Biden Promised to Restore the Iran Nuclear Deal. Now It Risks Derailment.


Meanwhile, what has happened on the ground in Natanz, and in small research labs around the country, has the United States worried. The most visible problem, though in some ways the easiest to reverse, is that Iran has ratcheted up its production of nuclear fuel over the past two years, and now possesses far more fuel than it did before Mr. Trump pulled out of the agreement. At the time, he declared that Iran would return to the table, begging for a new deal.

It never did while Mr. Trump was in office, and by late last year, according to many reports, he was seeking options from the Pentagon to bomb the country’s nuclear facilities. The Pentagon resisted, and even the biggest Iran hawk in the administration, Secretary of State Mike Pompeo, argued against military action.

If the deal is restored, most of that newly-enriched uranium could be shipped out of the country, which is what happened when the first accord was put together. Far more worrying, officials said, is the scientific knowledge that Iran is steadily gaining by building more advanced centrifuges and experimenting with enriching uranium to 60 percent, just shy of what is needed for a weapon.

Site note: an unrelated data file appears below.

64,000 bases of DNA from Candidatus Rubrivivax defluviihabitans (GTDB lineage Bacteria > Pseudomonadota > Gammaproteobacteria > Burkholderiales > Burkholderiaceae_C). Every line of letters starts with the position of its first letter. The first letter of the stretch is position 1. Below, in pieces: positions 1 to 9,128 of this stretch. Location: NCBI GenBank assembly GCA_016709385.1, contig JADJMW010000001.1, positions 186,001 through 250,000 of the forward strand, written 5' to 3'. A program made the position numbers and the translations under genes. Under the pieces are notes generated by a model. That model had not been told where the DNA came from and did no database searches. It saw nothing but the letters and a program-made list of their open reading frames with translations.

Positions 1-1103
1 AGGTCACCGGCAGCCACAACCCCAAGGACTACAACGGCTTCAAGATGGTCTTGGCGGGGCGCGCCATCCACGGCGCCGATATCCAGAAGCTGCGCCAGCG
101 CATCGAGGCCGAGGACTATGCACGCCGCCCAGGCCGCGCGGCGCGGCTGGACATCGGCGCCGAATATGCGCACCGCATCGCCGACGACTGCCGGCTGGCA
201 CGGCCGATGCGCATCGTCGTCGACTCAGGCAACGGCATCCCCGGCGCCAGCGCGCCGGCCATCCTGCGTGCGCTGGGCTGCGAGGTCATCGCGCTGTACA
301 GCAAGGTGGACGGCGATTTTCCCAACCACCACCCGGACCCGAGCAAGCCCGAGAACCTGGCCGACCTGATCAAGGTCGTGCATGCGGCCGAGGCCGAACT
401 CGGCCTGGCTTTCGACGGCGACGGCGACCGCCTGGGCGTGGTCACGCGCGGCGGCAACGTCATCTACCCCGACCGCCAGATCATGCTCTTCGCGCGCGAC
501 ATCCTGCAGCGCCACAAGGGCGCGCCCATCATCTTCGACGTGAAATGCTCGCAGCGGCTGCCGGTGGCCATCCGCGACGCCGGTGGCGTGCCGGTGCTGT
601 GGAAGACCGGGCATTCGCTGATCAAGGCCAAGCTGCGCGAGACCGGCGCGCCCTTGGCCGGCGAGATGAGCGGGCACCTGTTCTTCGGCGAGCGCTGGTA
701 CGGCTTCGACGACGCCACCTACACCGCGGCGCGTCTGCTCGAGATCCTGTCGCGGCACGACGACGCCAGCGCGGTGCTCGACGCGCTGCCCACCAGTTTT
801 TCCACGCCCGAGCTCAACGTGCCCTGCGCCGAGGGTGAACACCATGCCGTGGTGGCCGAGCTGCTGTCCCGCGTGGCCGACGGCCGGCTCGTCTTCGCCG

“The longer the nonimplementation goes on, the more knowledge we will get,” a senior Iranian official said. “If the U.S. is concerned, the earlier it comes back the better.”

In 2015, the Obama administration was able to claim that if Iran raced to produce nuclear fuel for a bomb — called a “nuclear breakout” — it would take at least a year. That time frame, officials now concede, is down to a few months.

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The United States, for its part, has reportedly agreed that if Iran lives by the 2015 accord, more than 1,000 sanctions could be lifted — including on the country’s central bank. Ali Vaez, who directs the Iran project at the International Crisis Group, said the United States still had some space to offer even more sanctions relief, including on some of Ayatollah Khamenei’s close associates, and on some members of the Islamic Revolutionary Guards Corps, which the Trump administration declared a foreign terrorist organization in 2019.


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